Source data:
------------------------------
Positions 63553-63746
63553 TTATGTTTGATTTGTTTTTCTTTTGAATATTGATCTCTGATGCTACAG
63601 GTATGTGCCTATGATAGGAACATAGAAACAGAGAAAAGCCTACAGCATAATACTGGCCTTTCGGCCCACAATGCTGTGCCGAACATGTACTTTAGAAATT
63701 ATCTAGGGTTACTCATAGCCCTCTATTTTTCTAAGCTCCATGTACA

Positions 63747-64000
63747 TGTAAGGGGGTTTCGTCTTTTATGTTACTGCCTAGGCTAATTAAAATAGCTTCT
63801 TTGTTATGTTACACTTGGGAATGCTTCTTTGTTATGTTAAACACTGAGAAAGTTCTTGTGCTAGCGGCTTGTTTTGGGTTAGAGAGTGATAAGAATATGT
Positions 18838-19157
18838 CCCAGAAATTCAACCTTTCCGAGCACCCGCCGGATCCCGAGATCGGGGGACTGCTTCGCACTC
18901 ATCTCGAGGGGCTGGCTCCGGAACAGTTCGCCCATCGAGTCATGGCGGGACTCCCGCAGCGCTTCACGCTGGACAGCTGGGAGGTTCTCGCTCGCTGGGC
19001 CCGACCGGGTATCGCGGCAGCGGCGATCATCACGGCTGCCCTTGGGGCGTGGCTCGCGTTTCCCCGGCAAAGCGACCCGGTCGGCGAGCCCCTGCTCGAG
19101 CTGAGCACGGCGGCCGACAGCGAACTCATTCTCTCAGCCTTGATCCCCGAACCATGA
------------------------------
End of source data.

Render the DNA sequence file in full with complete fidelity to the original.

Positions 63553-63746
63553 TTATGTTTGATTTGTTTTTCTTTTGAATATTGATCTCTGATGCTACAG
63601 GTATGTGCCTATGATAGGAACATAGAAACAGAGAAAAGCCTACAGCATAATACTGGCCTTTCGGCCCACAATGCTGTGCCGAACATGTACTTTAGAAATT
63701 ATCTAGGGTTACTCATAGCCCTCTATTTTTCTAAGCTCCATGTACA

Positions 63747-64000
63747 TGTAAGGGGGTTTCGTCTTTTATGTTACTGCCTAGGCTAATTAAAATAGCTTCT
63801 TTGTTATGTTACACTTGGGAATGCTTCTTTGTTATGTTAAACACTGAGAAAGTTCTTGTGCTAGCGGCTTGTTTTGGGTTAGAGAGTGATAAGAATATGT
Positions 18838-19157
18838 CCCAGAAATTCAACCTTTCCGAGCACCCGCCGGATCCCGAGATCGGGGGACTGCTTCGCACTC
18901 ATCTCGAGGGGCTGGCTCCGGAACAGTTCGCCCATCGAGTCATGGCGGGACTCCCGCAGCGCTTCACGCTGGACAGCTGGGAGGTTCTCGCTCGCTGGGC
19001 CCGACCGGGTATCGCGGCAGCGGCGATCATCACGGCTGCCCTTGGGGCGTGGCTCGCGTTTCCCCGGCAAAGCGACCCGGTCGGCGAGCCCCTGCTCGAG
19101 CTGAGCACGGCGGCCGACAGCGAACTCATTCTCTCAGCCTTGATCCCCGAACCATGA